2019 Ohio Tourism Guide

In The Middle Of Winter, If You Were To Sift Through The Debris On The Forest Floor With The Tiniest Of Tweezers And A Powerful Microscope, You Might Eventually Find A Dark, Spiky, Club-Shaped Thing Smaller Than A Grain Of Sand. In Very Early Spring, Just Exactly When The Tiny, Green Mayapple Shoots Start Pushing Through The Soil, The Dark Object Germinates And Produces Even Tinier Spores. These Spores Might Be Carried By Wind Or Water Onto A Mayapple Shoot. If A Fortunate Spore Lands On A Mayapple, It Will Produce A Microscopic, Threadlike Filament Called A Hypha.

2019 Ohio Tourism Guide Photo Gallery

The Hypha Can Tunnel Between The Mayapple Cells And Draw Out Enough Nutrition To Live, But Its Other Mission Searching For Another Hypha Thread, Produced By Another Spore Is Even More Important. If These Two Threads Find Each Other, Their Cells Will Merge And Form A Different Type Of Hypha, With Two Nuclei In Every Cell Instead Of Just One.

Only A Few Days Have Passed Since The Plants Broke Dormancy, And The Mayapple Shoots Are Only A Few Inches Tall, Their Leaves Not Even Opened, But The Hyphae That Have Found Each Other Begin Their Next Phase Of Reproduction. They Produce More Of The Dark, Club-Shaped Spores, Inside Of Which The Nuclei From The Two Hyphae Have Merged. If This Were A Plant Or An Animal, We’D Call The Event Fertilization, But Biologists Who Study Fungi Use Different Terms.

It Is Still Early Spring, The Mayapple Leaves Have Just Unfurled, And Already The Second Generation Of Dark, Club-Shaped Spores Has Germinated, Producing A Second Generation Of Tiny Spores. Many Of These Will Eventually Be Carried, Again By Wind Or Water, Onto The Stems And Leaves Of Mayapples Perhaps The Same Plant Their Ancestors Started From. Once Again The Spores Germinate On Their One And Only Host, And The Hyphae Set Out In Search Of Nutrition And Each Other. At This Point, Mother Nature Adds A Twist. What Happens Next Depends On Which Part Of The Plant The Spore Lands Upon. If The Hyphae Cells Fuse On The Stem Or A Vein, Where Nutrition Is Abundant, They Will Once Again Form The Club-Shaped Structures That Will Live On Dead Leaves Over The Winter, But If The Hyphae Fuse On The Leaf Blades, They Will Form Pockets Filled With Rust-Colored Spores. This Type Of Spore Cannot Live Through The Long Winter, But It Can Reinfect The Plant, Germinate, And Eventually Form The Dark Overwintering Clubs. The Yellow Spots I See On The Leaves Result From The Fungus Using Up The Sugars And Nutrients In The Leaf Cells. Viewed One Way, These Leaves Are Infected, A Term With Negative Associations, But Viewed Another Way, The Leaves With Rust Are The Most Beautiful And Interesting: Mother Nature’S Yellow And Green Abstract Artwork.

These Things I Write About The Fungi, The Small Plants, The Insects, The Birds, The Soil, And The Water May Seem Like Digressions, But They Are The Forest, Too, And Deserve Our Attention. They Are Equal In Importance To The Tallest Of Trees. And In Ways We Do Not Yet Fully Understand, These Small Things May Determine The Lives And Deaths Of The Trees.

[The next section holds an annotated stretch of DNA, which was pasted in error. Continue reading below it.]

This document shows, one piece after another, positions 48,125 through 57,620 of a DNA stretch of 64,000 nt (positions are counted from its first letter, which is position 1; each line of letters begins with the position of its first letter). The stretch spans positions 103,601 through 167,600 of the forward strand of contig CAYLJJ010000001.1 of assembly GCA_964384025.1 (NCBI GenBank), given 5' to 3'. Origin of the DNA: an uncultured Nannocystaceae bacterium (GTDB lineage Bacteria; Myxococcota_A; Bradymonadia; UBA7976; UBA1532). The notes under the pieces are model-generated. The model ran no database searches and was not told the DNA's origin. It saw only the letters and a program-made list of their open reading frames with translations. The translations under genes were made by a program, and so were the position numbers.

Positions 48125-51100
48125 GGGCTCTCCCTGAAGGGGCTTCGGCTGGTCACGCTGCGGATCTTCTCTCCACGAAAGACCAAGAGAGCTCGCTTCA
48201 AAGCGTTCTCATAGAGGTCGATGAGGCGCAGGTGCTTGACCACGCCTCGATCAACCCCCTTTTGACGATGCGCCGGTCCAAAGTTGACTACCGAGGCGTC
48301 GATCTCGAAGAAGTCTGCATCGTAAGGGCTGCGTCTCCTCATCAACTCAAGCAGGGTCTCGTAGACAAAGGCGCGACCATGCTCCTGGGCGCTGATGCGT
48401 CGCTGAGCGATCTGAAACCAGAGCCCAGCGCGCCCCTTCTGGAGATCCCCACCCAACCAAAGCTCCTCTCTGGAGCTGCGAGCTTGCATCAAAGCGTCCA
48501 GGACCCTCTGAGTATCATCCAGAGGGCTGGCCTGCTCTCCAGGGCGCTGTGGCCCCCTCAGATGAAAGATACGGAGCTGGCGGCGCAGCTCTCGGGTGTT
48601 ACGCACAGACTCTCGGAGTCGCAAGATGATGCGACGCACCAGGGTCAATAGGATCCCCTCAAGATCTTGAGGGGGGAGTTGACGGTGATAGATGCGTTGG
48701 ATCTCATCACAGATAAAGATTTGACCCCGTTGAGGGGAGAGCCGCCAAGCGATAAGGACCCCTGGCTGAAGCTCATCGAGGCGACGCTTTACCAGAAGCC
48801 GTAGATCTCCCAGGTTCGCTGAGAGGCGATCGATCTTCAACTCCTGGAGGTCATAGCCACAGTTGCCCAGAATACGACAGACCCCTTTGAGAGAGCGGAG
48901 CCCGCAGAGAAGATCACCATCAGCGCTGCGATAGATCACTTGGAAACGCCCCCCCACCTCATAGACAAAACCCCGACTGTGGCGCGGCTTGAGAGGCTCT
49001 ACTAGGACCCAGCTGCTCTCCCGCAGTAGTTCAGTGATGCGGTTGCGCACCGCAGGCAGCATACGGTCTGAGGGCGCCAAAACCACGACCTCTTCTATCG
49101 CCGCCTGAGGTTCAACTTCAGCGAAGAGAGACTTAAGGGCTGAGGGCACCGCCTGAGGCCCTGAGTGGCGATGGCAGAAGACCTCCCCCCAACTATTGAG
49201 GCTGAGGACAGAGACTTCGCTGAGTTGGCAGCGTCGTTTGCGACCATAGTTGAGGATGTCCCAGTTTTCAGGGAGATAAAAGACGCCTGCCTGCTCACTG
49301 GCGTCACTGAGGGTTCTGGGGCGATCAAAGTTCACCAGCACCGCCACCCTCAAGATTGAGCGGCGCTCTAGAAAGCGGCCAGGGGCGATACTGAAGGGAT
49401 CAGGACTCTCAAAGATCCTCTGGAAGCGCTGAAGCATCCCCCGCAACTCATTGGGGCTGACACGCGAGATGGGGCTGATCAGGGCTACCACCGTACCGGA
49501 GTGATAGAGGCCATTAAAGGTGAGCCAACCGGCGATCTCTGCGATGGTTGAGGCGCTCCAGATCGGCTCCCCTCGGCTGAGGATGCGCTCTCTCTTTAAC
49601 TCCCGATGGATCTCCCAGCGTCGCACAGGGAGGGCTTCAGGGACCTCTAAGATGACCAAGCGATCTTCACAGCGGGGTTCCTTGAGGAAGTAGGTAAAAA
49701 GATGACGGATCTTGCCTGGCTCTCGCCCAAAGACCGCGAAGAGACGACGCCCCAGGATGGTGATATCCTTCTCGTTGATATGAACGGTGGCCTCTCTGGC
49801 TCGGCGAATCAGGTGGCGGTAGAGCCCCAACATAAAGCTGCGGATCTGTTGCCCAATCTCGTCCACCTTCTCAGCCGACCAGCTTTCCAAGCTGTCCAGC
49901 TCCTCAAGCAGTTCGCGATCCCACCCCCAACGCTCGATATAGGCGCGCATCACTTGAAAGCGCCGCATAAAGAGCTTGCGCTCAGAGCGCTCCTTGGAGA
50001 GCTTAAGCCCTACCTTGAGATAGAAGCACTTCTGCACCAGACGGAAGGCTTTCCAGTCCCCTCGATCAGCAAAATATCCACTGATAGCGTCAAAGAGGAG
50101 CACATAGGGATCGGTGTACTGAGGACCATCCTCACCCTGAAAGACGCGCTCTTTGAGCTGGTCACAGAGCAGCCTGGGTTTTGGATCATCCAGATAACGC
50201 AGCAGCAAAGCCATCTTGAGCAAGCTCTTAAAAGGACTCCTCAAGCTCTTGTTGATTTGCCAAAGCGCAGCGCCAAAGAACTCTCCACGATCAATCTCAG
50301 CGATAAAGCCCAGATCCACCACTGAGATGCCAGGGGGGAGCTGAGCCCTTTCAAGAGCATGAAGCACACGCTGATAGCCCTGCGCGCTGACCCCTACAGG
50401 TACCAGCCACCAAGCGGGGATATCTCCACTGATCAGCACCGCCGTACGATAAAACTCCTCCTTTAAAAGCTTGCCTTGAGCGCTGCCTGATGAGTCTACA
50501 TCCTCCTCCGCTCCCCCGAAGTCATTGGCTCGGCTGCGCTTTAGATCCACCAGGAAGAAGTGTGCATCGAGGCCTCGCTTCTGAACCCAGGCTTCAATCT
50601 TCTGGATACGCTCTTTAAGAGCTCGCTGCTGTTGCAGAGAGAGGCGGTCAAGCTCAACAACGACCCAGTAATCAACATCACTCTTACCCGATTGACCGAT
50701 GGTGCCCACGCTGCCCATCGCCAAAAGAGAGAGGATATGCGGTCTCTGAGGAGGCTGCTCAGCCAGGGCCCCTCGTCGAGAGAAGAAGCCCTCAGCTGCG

One Cannot Be In Ohio, Interested In Trees, And Not Think Of Lucy Braun. In Her Blog The Woody Plants Of Ohio, She Quotes P. B. Sears: “The State Of Ohio, Containing 40,000 Square Miles, Was Once A Magnificent Hardwood Forest…. But Somehow It Never Occurred To Anyone To Set Aside A Square Mile, Much Less A Township Six Miles Square, Of Primeval Vegetation For Future Generations To See And Enjoy.”

Braun Made It Her Life’S Work To Describe The Woody Species And Forest Types Of Ohio, Piecing Together Hints From What Was Left Before All Traces Of The Original Forest Were Gone. She Never Married And Lived Her Entire Life With Her Unwed Sister, Annette Braun, The First Woman To Earn A Ph.D. From The University Of Cincinnati. Annette’S Degree, Received In 1911, Was In Zoology. In 1914, Lucy Earned Her Ph.D. In Botany From The Same University. Together The Sisters Created A Laboratory In Their Home And Traveled Widely Studying The Natural World And Collecting Specimens. Lucy Braun Died In 1971 At Age 81, After Devoting Her Life To Teaching And Writing About Plant Ecology.

In Ohio, I Feel Braun’S Presence, And I Think She Would Approve Of My Journeys. She Wrote: “As A Result Of Man’S Continuing Destruction Of His Natural Environment By The Plow, Lumbering, Urban Sprawl, And Ever Enlarging Highways, Few Natural Habitats Will Remain Shortly In Ohio.” Unfortunately, Those Words Are Even Truer Today Than When She Wrote Them, But In Johnson Woods I Had A Chance To See A Bit Of What Ohio Used To Be, And To Think Of Death And Its Counterbalance, Life, And To Hope That Perhaps Our Society’S Attitude Toward The Natural Environment Has A Cycle Of Its Own That Will Swing Back Around In Time.

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